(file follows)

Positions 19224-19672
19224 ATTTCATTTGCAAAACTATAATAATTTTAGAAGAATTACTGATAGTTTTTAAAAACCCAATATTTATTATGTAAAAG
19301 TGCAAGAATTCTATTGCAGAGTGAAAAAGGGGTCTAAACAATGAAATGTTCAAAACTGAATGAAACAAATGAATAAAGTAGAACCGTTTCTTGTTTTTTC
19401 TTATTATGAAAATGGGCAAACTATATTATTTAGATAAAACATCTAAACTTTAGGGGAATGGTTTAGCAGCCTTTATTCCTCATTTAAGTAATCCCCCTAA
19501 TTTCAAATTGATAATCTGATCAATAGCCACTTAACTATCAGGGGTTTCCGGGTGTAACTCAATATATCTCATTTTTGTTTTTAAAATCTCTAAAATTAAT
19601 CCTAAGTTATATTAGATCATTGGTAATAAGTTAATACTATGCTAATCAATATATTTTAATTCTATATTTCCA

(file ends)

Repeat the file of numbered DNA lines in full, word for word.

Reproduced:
Positions 19224-19672
19224 ATTTCATTTGCAAAACTATAATAATTTTAGAAGAATTACTGATAGTTTTTAAAAACCCAATATTTATTATGTAAAAG
19301 TGCAAGAATTCTATTGCAGAGTGAAAAAGGGGTCTAAACAATGAAATGTTCAAAACTGAATGAAACAAATGAATAAAGTAGAACCGTTTCTTGTTTTTTC
19401 TTATTATGAAAATGGGCAAACTATATTATTTAGATAAAACATCTAAACTTTAGGGGAATGGTTTAGCAGCCTTTATTCCTCATTTAAGTAATCCCCCTAA
19501 TTTCAAATTGATAATCTGATCAATAGCCACTTAACTATCAGGGGTTTCCGGGTGTAACTCAATATATCTCATTTTTGTTTTTAAAATCTCTAAAATTAAT
19601 CCTAAGTTATATTAGATCATTGGTAATAAGTTAATACTATGCTAATCAATATATTTTAATTCTATATTTCCA